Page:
Feedback | True Crime, Keith Morrison and I.

As journalist Rachel Hampton told The Appeal’s Elon Green in 2020, true crime “instinctively justifies the justice system, and it creates long prison sentences that are something to be expected.”

The real crime may be based on reality, but it paints a picture of a fictional world, where every Uber driver is going to kill you, every co-worker is a secret killer, and the American continent is actually much more violent. (It’s probably not surprising that I recently heard a security ad during an episode of one of my favorite real crime podcasts.)

But the creators of true crime are responding to the needs of the audience – an audience of which I am a part. When I listen to a podcast of a real crime or read a book about the Manson family homicide, I listen for my enjoyment. The worst moment of man.

In my long run, or while I wait for the train, I listen to real crime podcasts with the titles “Serial Killer,” “Crime Junkie,” and “Medical Murder.” Works for my own entertainment. I want the crimes to be brutal, I want the case to be complicated, even the maze, and then I want to spend the day unplugging my headphones.

But for the families of people touched by this heinous crime, the story of what happened to their loved ones doesn’t really end there. In an interview with Time Magazine, Rosalie Clark, an Australian-based woman whose brother, stepfather and mother were brutally murdered in 2014, said: “We are treated as animal feed. We are the fuel of human fascination. “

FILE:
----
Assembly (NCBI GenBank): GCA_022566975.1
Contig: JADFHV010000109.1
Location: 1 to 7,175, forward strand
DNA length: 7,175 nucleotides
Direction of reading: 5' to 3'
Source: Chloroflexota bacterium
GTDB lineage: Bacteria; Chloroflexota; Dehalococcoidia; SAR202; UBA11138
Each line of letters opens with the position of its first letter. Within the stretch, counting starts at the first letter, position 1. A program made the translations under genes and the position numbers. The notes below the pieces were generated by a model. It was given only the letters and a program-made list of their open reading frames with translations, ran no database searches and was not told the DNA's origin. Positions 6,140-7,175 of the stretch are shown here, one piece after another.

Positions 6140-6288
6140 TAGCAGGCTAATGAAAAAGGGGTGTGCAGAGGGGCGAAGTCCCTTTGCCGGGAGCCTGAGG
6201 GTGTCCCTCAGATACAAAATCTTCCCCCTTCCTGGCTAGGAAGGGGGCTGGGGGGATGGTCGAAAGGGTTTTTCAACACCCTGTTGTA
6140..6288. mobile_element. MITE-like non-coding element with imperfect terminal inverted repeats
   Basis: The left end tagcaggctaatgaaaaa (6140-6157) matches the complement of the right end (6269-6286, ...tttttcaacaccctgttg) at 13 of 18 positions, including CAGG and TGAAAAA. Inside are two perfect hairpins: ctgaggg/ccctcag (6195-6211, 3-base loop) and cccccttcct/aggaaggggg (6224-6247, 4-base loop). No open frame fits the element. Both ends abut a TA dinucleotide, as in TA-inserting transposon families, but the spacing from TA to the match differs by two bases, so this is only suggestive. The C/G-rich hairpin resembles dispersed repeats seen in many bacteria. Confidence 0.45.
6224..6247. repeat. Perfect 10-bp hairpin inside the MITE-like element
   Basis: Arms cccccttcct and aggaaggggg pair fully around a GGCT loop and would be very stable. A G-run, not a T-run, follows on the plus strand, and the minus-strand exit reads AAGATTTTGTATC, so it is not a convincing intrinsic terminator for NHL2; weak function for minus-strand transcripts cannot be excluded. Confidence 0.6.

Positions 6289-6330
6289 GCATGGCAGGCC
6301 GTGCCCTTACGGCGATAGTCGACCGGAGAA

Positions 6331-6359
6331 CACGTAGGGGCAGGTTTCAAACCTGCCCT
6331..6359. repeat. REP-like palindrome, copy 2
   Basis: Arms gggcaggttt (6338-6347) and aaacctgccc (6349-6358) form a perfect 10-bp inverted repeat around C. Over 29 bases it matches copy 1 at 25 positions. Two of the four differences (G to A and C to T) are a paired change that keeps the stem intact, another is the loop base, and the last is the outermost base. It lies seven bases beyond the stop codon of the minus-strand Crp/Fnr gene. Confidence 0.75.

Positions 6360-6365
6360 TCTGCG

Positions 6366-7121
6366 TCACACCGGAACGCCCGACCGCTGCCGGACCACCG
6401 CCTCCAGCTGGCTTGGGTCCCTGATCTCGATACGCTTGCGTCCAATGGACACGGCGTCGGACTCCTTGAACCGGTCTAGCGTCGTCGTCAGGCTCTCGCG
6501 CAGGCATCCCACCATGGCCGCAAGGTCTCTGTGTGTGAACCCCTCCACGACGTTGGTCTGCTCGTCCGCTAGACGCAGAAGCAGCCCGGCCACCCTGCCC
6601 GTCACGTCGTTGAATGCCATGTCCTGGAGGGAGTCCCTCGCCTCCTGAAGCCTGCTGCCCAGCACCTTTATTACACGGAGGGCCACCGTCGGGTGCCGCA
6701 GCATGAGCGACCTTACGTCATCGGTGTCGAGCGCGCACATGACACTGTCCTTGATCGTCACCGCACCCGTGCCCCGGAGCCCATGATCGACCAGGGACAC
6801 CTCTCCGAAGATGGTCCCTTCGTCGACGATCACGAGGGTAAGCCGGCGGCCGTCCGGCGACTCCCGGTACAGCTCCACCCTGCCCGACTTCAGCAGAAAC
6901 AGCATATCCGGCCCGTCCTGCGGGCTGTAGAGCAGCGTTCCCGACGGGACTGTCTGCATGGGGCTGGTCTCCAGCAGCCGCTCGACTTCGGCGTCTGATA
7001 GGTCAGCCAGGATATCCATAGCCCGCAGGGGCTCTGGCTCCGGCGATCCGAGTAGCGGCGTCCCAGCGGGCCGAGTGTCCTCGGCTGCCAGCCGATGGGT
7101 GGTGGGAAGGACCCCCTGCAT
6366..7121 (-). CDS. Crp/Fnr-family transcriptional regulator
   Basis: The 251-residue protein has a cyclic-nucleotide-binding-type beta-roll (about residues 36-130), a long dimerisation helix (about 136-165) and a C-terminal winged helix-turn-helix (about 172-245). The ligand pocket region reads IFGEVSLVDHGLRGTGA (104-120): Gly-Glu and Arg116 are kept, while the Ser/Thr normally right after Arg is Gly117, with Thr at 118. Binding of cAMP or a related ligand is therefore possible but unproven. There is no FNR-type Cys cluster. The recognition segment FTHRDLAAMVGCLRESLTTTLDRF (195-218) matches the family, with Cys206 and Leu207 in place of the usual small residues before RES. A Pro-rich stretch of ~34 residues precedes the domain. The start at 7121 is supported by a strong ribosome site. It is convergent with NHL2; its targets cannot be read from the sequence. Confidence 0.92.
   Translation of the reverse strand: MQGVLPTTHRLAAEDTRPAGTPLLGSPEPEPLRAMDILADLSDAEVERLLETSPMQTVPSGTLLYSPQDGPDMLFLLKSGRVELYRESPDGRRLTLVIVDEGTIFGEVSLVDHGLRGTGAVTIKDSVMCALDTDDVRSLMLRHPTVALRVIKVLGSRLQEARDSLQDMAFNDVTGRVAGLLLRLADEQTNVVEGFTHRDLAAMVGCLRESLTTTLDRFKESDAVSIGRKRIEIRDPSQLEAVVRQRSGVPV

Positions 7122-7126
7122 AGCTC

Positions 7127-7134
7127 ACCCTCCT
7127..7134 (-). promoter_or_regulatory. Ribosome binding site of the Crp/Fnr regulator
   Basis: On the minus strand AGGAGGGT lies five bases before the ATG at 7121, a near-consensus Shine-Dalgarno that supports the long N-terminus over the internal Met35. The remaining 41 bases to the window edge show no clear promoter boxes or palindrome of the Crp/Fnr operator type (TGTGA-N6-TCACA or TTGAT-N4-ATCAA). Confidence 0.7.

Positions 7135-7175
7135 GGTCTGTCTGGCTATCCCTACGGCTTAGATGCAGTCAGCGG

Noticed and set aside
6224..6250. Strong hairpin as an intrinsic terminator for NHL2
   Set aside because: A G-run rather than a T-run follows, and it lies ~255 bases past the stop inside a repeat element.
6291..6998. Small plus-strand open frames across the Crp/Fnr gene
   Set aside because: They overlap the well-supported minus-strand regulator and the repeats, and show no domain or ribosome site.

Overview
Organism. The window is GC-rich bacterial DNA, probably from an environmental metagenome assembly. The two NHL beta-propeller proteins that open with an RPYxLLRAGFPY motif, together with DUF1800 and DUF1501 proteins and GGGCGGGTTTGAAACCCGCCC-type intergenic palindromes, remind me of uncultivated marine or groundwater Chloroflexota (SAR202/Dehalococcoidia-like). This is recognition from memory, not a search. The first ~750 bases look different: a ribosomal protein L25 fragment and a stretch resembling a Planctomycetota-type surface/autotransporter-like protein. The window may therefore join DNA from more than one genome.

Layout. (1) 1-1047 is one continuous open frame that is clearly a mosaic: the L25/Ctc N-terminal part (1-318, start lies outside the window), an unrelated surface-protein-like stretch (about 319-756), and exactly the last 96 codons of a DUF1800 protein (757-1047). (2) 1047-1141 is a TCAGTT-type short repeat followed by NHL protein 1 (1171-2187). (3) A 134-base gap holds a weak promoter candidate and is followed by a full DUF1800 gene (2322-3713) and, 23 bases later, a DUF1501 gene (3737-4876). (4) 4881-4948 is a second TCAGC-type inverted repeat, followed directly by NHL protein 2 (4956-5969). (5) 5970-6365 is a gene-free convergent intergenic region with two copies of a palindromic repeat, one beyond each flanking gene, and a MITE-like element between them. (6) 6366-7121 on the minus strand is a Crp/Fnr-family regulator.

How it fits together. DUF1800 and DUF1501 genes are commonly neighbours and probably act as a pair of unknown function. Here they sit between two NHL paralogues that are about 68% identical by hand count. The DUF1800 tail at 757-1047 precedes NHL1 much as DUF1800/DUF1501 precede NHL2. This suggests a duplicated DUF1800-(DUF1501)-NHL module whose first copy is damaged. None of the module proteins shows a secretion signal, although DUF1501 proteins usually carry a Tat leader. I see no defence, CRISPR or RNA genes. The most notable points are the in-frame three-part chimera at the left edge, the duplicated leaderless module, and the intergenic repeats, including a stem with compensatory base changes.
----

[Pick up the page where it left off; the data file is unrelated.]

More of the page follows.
In true crime, victims can go back into the background, and those who killed them are given precedence. Filmmakers make movies about serial killers and their victims – but we rarely see stories of the people who killed them: what their lives were like, what their dreams were for the future, the families they loved.

I asked Morrison how he was able to talk to people in their dark moments. He told me that when he was a young reporter, an editor asked him to interview the widow of a crossing guard who had died in a car crash. He came “dangerously” to resign. “The last thing I wanted to do on earth was to land on someone in his most miserable moment of grief and ask all these offensive questions.”

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